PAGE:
Sidra, eat Geisha, will have its glory years until a new family of cultivars appears with characteristics more adapted to market expectations or until consumers change their preferences.
4) Your work has continued to evolve to the wider coffee growing community. Can you share some inspiring stories about the same?
In the Northwest of Pichincha we were the pioneers in the cultivation of specialty coffees in a non-coffee producing area (The first crops of Las Tolas Estate are from 1999). Today there are more than 200 producers in this area who came betting on the cultivation. We have released the first material with which we began the experiments.
Today, we continue to investigate (“soft” techniques), observe (agroforestry concepts) and innovate (controlled fermentations) to share these experiences with the coffee community. Obviously I include in this community the whole of the chain even the baristas who do not rest to educate consumers and put tremendous pressure on us (producers) not to stop proposing new trends. Thus, the world of specialty coffees was tremendously energized to such an extent that, today, it is totally disconnected from “bulk” and handling “commodities”.
5) What are the best practices for producing quality coffee?
The best practice is undoubtedly OBSERVATION. Most growers know the cultivation manuals by heart; However, they do not apply the set of the recommended technical itinerary because they must compose with a series of own limitations inherent to the conditions of their plantations and their economies. For this reason, the most efficient are those that best knew how to adapt to both the environment and the market.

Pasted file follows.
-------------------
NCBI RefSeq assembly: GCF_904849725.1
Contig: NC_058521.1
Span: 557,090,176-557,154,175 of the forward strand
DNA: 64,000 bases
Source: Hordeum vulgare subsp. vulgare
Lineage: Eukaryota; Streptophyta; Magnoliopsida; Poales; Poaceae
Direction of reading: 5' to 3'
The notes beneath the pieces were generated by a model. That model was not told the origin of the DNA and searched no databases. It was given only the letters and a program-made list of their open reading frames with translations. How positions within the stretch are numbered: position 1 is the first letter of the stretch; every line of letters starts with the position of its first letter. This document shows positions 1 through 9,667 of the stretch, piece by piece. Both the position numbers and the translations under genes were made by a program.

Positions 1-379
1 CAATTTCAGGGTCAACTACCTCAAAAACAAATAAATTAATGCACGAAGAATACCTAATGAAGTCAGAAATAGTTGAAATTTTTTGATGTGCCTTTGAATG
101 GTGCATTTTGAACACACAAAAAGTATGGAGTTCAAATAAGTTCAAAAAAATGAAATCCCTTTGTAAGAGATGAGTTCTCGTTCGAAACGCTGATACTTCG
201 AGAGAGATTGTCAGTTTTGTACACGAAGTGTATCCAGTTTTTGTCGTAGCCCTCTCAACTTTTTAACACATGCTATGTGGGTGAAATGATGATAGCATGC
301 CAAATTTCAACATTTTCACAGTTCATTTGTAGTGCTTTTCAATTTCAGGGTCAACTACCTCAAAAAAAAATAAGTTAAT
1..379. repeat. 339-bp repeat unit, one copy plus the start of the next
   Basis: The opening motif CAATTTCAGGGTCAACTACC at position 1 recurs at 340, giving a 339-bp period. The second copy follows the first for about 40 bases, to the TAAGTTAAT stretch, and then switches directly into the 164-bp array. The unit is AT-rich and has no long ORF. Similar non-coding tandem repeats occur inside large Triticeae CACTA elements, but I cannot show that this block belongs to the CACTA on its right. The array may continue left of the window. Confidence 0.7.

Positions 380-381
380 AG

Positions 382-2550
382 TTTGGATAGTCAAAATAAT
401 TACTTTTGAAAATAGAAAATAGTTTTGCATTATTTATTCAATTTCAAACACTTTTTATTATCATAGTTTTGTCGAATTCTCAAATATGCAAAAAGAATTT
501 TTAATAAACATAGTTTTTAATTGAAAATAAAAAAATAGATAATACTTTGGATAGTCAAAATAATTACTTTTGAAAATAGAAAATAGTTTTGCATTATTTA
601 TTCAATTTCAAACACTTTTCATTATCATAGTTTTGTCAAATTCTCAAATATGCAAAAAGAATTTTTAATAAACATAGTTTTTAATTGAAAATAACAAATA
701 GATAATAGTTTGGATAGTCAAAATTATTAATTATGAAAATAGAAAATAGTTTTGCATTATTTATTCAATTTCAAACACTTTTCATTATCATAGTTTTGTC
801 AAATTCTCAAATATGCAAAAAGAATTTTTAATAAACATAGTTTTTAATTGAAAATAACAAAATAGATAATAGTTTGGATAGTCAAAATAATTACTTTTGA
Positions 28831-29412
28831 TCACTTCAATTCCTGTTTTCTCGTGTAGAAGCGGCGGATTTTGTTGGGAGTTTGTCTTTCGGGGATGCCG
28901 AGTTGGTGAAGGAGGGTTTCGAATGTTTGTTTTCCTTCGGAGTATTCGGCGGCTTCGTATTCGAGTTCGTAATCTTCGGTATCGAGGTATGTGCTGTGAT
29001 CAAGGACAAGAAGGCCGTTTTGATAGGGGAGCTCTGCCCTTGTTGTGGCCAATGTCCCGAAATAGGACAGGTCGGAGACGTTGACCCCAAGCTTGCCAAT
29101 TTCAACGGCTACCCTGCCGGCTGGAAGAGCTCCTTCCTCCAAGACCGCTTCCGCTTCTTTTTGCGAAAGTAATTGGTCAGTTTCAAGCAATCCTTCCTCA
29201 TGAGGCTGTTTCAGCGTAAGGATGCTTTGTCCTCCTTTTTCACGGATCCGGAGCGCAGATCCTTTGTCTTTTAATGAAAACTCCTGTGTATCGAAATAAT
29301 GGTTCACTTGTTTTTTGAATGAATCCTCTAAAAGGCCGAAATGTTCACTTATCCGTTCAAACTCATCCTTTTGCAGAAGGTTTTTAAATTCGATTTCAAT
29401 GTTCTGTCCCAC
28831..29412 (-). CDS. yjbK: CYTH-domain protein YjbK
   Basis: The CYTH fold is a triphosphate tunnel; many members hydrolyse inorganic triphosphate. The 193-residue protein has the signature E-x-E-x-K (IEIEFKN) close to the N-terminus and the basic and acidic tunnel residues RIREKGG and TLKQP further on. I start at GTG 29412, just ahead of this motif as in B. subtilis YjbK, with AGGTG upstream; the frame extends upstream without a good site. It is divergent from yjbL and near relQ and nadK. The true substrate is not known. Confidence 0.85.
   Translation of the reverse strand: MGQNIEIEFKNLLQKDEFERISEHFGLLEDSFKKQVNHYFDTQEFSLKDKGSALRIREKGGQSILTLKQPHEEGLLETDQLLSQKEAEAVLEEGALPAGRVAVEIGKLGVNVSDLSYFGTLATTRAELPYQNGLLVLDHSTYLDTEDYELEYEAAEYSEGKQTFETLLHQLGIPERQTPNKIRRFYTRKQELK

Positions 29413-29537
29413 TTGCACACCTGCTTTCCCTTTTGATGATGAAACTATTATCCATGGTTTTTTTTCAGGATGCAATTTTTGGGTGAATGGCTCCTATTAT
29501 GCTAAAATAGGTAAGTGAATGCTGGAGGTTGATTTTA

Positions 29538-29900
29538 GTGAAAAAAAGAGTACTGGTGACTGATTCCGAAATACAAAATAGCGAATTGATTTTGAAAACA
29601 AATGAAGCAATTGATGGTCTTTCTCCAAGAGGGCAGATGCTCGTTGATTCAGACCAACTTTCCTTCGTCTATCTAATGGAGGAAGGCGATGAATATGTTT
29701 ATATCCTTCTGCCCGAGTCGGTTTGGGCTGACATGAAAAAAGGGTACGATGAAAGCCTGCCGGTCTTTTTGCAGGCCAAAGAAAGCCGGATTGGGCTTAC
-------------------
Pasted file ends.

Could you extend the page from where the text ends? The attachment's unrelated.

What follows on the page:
6) How do you preserve your coffee products? How important are good hermetic packaging solutions to your business? Are there specific brands you prefer?
Our coffees are preserved on the farm both in parchment and in dry cherry in Ecotact covers to allow better homogenization (equivalent to a rest in large hoppers) and avoid contamination (fungi, mold, insects) and humidity variations. In natural coffees, the possibility of storing several months without sudden changes in conditions allows a tremendous bonus type aging. Today, I do not believe that some specialty coffee buyer does not demand that it be exported in airtight cases. Vacuum packaging, abandoned for a time, seems to be convincing again and could be an opportunity to lower the unit content even further (from 69 Kg we go to 60 Kg, then 50 Kg and 25 Kg in textile bags) below 20 Kg ( 5-10-15 Kg vacuum packs can match the batches of the small roasters’ equipment, encouraging them to buy more expensive coffees in smaller quantities.